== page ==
Because both GEMM approaches use identical initiating mutations in mice of the same background at similar orthotopic locations, these models provide a unique opportunity to directly compare the immune profiles of different preclinical tumor models in genetically matched tumors. Using comprehensive immunophenotyping of UPS and RMS primary GEMMs, we identified significant divergence of the T cell populations between the two models. To determine if the immune landscapes of syngeneic tumors reflect the profiles of their primary counterparts, we generated four new syngeneic sarcoma models from orthotopically-injected cells named K-Ras Induced Murine Sarcoma (KRIMS) tumors. While these cell transplant models have similar histology and growth kinetics as their primary tumor counterparts, they are highly divergent in their immune landscapes, particularly in the T cell compartments of certain syngeneic models. Importantly, immune profiles differ between syngeneic tumors derived from the same GEMM, demonstrating the variability of immune phenotypes among genetically-related models. This study provides the first systematic characterization of intratumoral immune profiles between paired primary and syngeneic tumor models, which has strong implications for the design of preclinical studies using murine approaches.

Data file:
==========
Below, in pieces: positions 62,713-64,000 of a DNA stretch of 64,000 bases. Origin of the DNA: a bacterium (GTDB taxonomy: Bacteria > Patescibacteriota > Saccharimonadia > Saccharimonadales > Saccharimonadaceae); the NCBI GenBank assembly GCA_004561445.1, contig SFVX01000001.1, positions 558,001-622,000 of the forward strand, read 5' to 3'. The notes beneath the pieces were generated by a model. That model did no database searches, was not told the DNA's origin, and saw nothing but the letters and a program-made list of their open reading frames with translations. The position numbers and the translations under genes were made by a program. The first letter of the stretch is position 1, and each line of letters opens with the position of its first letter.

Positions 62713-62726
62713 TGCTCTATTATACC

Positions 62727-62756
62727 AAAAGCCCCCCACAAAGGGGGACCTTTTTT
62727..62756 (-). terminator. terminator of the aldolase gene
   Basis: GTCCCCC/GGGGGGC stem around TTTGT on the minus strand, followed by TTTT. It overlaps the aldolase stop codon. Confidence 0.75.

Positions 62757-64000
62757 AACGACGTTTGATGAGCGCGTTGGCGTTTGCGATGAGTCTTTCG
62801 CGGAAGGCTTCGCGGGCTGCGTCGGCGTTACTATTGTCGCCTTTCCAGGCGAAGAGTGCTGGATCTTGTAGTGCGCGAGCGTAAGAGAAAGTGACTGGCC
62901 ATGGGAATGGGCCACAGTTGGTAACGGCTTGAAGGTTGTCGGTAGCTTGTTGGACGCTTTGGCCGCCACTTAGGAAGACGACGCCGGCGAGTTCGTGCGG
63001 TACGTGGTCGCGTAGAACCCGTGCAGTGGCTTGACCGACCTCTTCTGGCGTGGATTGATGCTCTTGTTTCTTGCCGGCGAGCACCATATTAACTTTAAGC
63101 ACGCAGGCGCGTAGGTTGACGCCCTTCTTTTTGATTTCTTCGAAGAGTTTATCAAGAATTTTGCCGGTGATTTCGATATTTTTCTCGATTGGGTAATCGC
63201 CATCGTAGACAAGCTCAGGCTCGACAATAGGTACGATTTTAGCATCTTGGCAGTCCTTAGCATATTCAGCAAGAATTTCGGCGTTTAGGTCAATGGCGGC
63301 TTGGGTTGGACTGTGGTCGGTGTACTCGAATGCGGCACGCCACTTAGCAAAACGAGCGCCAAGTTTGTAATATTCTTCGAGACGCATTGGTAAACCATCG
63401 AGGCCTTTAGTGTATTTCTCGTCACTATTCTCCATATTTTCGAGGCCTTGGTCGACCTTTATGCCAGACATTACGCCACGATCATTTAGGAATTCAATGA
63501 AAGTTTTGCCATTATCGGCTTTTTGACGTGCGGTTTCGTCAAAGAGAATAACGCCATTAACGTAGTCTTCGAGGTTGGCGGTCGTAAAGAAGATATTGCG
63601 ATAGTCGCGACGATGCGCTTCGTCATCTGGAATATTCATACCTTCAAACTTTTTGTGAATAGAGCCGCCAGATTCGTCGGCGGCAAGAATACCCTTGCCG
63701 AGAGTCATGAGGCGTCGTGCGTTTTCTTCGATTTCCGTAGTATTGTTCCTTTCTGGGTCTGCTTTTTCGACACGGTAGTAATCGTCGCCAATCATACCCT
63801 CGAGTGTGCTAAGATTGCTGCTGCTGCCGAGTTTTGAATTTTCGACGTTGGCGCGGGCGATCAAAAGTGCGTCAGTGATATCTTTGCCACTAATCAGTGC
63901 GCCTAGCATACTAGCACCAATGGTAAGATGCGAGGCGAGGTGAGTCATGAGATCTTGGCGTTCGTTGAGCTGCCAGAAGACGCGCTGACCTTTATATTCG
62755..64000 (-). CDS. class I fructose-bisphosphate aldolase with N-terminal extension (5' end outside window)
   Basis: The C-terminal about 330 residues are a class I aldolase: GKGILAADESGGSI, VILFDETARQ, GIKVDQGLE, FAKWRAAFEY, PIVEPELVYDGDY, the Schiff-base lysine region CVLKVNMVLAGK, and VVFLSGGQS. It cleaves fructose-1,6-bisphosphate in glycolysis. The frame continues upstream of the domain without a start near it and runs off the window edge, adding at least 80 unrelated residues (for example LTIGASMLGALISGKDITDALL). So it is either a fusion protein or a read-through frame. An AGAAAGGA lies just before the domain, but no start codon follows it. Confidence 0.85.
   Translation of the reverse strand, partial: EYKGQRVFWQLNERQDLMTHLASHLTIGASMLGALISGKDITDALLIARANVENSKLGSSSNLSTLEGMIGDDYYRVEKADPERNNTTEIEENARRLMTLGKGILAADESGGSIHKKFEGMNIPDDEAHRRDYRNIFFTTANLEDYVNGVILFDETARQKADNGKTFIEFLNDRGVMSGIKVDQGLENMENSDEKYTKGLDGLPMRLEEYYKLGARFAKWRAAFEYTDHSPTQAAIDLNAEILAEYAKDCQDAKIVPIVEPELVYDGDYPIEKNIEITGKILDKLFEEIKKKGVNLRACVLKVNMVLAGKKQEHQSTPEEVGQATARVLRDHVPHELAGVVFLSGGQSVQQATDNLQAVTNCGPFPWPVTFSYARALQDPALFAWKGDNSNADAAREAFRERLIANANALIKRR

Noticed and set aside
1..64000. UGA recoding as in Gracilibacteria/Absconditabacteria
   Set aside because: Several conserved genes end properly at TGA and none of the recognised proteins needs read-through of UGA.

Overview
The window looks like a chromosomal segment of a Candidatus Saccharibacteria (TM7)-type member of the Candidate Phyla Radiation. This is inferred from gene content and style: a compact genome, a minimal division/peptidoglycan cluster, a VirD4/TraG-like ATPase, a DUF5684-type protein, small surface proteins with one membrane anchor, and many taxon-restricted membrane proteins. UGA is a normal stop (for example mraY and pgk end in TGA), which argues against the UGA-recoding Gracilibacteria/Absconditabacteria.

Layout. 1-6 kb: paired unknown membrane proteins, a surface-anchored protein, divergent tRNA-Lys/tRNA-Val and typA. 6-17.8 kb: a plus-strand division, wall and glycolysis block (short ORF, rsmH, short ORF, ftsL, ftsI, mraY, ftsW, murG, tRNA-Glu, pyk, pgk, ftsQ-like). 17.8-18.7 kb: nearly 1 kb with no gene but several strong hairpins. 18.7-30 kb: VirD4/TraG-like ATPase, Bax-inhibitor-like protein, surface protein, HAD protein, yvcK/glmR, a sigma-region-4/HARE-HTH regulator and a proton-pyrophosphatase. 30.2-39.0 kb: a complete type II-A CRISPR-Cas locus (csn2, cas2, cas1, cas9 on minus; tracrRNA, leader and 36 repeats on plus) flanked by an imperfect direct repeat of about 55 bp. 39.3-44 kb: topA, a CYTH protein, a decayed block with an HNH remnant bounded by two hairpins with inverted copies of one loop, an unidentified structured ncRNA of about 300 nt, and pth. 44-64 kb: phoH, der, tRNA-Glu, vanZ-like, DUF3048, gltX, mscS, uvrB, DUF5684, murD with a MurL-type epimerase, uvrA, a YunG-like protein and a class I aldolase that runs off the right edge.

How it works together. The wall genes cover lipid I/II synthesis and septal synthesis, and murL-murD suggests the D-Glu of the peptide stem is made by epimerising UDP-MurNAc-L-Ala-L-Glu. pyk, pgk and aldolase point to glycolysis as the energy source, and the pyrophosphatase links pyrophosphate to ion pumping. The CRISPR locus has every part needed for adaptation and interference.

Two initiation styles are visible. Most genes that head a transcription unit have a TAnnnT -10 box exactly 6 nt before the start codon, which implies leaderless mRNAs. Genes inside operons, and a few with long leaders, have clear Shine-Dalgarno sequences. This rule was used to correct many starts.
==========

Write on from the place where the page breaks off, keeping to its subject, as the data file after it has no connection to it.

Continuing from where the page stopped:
Tumors from UPS and RMS GEMMs have divergent immune profiles
Both the UPS and RMS models are muscle-resident tumors with identical initiating mutations in the same murine background. However, they differ in sarcoma type and tumor onset due to different cells of origin and Cre activation strategies (Fig. 1A)27,28,29,30. Similar to published data, UPS tumors in this study develop 12.4 weeks after Ad-Cre injection (range 9–17 weeks), and RMS tumors develop 6.0 weeks after TMX injection (range 5–7 weeks) (Supplemental Fig. 1A). Proliferative rates are similar between the two models, and are reported as the number of days required to triple in volume (Fig. 1B). UPS primary tumors triple in 10.9 days (range 8 to 15 days), with RMS primary tumors proliferating at a similar rate of 9.4 days to tripling in volume (range 8 to 12 days).